The Princeton University Library system features over six million unique titles. So when you discover a book not already in the system, you know you’ve found a niche topic.
This semester, I’m taking a course called “Modern India: History and Political Theory” taught by Visiting Professor Sunil Khilnani. In the course, we examine primary sources from the major actors in the Indian nationalist movement.
Interested in indigenous politics in India, I asked Professor Khilnani if I could write my midterm paper on the Adivasi (Indian tribal societies) role in Independence – even though we haven’t addressed this topic in class. He suggested I focus on Jaipal Singh, a major twentieth-century Adivasi activist, and sent me a list of primary and secondary sources to consider. Specifically, he recommended using the recently published collection of Singh’s speeches and writings, Adivasidom.
To my surprise, Adivasidom was not in the Princeton University Library system. It wasn’t just checked out: it didn’t exist in the catalogue. I was frustrated, but also excited to have this rare opportunity to use one of my favorite features of the PUL website: Recommend a Purchase.
In the rare moments when a book isn’t listed in the library catalogue, students can ask the library to purchase the title and reserve it for their use. The service is free and as easy as online shopping.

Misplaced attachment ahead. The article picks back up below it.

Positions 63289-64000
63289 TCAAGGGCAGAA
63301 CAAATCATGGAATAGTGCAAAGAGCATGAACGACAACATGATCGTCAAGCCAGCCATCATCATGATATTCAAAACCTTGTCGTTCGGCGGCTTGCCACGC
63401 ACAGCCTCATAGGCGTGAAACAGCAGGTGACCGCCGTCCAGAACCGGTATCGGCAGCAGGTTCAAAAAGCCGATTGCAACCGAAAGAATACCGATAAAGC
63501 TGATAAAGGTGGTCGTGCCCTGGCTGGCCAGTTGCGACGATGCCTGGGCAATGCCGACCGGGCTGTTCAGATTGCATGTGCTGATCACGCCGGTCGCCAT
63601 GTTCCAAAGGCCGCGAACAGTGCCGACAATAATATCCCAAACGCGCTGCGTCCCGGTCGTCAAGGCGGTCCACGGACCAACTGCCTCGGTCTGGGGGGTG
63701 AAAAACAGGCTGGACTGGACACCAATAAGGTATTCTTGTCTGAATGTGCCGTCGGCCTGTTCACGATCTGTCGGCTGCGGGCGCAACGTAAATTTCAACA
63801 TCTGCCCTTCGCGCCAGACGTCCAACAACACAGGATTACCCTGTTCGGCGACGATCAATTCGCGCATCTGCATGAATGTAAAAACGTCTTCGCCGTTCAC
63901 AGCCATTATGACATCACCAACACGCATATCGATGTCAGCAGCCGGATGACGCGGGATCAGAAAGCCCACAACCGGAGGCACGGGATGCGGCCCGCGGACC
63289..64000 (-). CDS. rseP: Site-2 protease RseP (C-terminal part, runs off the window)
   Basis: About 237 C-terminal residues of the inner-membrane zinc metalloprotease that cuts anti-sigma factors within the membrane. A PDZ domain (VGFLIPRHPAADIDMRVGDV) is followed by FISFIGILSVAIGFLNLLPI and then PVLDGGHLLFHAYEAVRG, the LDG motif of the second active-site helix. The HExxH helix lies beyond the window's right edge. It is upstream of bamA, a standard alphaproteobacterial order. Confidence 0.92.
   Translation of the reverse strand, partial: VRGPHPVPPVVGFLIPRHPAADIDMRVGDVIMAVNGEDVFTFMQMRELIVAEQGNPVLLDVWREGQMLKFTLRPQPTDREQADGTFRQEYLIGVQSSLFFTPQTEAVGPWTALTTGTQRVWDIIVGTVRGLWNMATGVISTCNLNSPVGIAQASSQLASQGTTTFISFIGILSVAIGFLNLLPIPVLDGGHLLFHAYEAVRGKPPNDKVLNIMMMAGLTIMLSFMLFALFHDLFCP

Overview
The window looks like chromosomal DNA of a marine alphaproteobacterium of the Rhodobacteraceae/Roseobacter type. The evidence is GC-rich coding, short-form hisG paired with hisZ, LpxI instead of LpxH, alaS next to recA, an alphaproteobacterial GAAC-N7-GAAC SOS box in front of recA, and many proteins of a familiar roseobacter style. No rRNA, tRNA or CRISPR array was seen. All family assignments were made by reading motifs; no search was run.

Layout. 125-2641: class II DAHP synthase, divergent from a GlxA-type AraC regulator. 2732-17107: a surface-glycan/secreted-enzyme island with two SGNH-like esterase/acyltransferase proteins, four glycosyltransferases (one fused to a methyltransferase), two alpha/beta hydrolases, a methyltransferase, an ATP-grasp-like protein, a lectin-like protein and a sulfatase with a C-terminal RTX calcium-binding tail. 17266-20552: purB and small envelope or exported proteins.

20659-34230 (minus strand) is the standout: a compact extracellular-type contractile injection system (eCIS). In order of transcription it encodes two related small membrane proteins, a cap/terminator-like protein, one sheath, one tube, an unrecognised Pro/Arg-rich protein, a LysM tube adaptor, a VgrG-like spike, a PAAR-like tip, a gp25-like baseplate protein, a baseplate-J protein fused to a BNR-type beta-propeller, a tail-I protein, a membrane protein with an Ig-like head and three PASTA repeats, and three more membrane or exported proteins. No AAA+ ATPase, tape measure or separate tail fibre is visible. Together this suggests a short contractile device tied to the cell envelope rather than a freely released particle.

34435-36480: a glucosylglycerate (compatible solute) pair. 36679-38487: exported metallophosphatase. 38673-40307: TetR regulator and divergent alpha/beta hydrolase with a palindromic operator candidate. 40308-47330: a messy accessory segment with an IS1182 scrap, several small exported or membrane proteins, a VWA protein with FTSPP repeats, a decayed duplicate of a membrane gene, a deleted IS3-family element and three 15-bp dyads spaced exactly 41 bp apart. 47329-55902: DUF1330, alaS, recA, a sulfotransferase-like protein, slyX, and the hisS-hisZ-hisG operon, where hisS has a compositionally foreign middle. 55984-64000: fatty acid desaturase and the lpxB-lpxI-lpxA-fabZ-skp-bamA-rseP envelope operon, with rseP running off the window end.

All you need to do is enter your name and contact information, the book’s publication details, and the context of your request (coursework, general reading, research). The form also enables you to choose to be notified when the book arrives. After you submit the request, it is forwarded to the appropriate librarian who may reach out to you to update you on the purchase. Even if the library chooses not to purchase the book, you should be connected with a librarian who can help you with your specific research needs.
In my case, Dr. Magier, the South Asia Librarian, emailed me within a few hours of my purchase request. He informed me that Adivasidom was only available from a single publisher in India and could only be shipped from Bangalore. The book probably wouldn’t get to campus in time for my midterm (it didn’t), but Dr. Magier said he had rush-ordered it and would notify me when it arrived.
This is just one example of the support available to each student through the Princeton University Library system (check out Emma’s recent post on subject librarians). The library’s collections aren’t meant to limit our ideas, but to provide the foundation for our research. Venturing beyond the well-worn paths of the stacks is encouraged and library services like “Recommend a Purchase” enable us to access even the most eccentric of academic texts.
–Rafi Lehmann, Social Sciences Correspondent